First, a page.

How to protect yourself

All these issues can be rather scary and intimidating. But of course, there are a few basic things you can do to protect your business and yourself:

  • Don’t jump in with both feet. Make sure you’ve given a lot of thought to your business strategy and financial goals. 
  • No money secrets. Be honest with your financial institution and pay your taxes.
  • Pay attention to the laws. State and federal laws, as well as city/county ordinances are something to monitor closely.

Unfortunately though, you can do everything right and still find yourself facing new regulations that negatively impact your business, harassment from law enforcement, and civil asset forfeiture. That being said, getting a good lawyer and an irrevocable trust fund could make those hits a great deal lighter. An experienced attorney will be able to help you navigate any litigation issues you may face in the cannabis or hemp industry.

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“The states that have legalized and heavily regulated marijuana have sought to ensure that only responsible business people participate in those programs. Despite the hard work of those states, the federal government reigns supreme. And so long as marijuana remains a Schedule I drug, marijuana businesses will continue to experience difficulties stemming from conflict with federal laws. So long as marijuana remains federally illegal, true security will not be possible for anyone in the cannabis industry,” says Hilary Bricken, Attorney at CannaLaw Group.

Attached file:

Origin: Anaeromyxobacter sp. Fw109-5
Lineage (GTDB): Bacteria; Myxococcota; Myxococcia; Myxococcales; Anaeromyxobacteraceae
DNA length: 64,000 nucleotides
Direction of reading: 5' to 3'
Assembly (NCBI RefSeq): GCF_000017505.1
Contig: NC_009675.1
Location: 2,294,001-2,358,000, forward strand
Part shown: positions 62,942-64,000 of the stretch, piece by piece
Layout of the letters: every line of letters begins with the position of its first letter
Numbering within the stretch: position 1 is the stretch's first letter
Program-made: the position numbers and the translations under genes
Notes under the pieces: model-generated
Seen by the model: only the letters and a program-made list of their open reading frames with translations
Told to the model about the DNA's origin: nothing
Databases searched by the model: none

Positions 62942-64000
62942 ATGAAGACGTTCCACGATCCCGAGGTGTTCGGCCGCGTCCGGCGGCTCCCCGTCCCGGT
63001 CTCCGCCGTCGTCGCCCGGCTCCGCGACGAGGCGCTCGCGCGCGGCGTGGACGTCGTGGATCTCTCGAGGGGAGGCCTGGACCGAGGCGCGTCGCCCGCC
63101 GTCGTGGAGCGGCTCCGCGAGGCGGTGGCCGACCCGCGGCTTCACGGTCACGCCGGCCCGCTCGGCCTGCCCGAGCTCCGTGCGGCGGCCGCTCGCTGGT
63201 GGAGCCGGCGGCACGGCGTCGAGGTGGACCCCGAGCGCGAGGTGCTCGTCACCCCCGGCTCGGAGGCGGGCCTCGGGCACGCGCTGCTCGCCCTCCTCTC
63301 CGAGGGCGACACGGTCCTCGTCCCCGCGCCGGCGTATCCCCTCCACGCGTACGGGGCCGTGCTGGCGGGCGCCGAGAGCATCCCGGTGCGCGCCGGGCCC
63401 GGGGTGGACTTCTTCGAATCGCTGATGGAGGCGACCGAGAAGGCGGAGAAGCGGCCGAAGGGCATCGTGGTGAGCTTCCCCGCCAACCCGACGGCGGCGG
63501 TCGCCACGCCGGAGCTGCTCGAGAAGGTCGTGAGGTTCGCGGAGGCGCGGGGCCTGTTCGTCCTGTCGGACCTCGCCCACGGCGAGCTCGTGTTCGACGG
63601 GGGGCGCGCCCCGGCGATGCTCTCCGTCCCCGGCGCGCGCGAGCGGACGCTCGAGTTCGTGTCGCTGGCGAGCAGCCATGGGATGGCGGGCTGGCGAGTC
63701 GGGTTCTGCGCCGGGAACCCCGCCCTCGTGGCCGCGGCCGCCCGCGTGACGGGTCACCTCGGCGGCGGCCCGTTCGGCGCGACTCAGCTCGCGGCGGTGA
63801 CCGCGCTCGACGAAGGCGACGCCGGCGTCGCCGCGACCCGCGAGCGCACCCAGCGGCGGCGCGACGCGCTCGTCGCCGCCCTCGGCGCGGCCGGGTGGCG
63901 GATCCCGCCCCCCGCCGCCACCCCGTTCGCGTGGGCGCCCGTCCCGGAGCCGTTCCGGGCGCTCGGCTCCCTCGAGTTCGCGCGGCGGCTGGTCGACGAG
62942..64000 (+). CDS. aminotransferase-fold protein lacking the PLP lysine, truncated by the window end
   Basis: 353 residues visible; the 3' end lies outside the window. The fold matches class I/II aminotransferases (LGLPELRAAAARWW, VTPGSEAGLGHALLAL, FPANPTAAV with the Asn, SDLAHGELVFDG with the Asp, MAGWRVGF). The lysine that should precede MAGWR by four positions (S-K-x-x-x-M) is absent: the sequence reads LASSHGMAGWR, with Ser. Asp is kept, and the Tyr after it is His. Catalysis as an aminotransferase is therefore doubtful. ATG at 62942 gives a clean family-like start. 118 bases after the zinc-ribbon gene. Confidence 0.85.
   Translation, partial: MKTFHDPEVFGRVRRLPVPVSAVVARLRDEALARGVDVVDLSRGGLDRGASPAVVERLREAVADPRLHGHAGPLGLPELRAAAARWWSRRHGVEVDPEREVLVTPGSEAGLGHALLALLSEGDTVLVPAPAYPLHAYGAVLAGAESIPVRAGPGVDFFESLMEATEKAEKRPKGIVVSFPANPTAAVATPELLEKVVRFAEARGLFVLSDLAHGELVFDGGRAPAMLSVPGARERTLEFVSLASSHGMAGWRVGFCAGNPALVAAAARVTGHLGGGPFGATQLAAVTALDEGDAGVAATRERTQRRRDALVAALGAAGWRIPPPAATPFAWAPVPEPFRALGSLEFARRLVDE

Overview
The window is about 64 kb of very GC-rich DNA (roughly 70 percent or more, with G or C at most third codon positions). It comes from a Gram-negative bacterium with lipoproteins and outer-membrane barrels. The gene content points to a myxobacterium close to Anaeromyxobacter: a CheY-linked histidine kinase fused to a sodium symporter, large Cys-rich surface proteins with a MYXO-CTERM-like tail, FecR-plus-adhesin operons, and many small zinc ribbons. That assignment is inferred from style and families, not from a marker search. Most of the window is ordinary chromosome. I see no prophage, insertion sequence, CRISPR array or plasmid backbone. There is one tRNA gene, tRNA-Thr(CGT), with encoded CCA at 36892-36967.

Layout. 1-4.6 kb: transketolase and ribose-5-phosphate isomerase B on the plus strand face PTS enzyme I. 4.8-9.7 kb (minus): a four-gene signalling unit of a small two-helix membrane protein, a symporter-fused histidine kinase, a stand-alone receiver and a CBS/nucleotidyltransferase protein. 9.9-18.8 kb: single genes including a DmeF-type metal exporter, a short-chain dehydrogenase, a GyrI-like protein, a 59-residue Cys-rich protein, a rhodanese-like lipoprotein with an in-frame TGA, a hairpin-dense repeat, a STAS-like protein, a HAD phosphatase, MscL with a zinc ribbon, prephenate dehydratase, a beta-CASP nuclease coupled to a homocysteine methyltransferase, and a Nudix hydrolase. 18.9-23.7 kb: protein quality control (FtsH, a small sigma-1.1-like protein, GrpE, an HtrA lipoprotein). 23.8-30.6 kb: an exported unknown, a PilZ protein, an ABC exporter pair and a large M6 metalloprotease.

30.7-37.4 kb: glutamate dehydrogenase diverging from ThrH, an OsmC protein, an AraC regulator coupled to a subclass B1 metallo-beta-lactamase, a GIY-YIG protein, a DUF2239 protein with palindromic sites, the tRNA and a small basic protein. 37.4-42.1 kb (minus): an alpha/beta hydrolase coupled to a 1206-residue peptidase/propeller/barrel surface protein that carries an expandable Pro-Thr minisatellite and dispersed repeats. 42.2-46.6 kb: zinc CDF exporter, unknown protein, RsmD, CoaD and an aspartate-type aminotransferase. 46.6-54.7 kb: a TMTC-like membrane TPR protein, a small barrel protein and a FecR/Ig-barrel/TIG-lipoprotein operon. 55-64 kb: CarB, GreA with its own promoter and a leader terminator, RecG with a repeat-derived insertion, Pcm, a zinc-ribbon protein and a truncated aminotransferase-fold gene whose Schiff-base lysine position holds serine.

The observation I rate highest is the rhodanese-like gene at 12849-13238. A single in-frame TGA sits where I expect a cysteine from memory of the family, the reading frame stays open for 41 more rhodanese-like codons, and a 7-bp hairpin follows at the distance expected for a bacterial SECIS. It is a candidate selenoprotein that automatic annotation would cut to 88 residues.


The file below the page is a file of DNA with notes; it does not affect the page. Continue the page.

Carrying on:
Which leads us to another important point, a trust fund. While a lawyer can help keep your record clean, amongst many other things, you will still need money to pay any legal fees and support yourself in the meantime. An irrevocable trust fund is essentially an “Artificial Legal Person” that protects and manages your assets. Assets can only be seized when they exist in your name or a revocable trust. According to Rocco Beatrice, CPA, MST, MBA, and Managing Director at,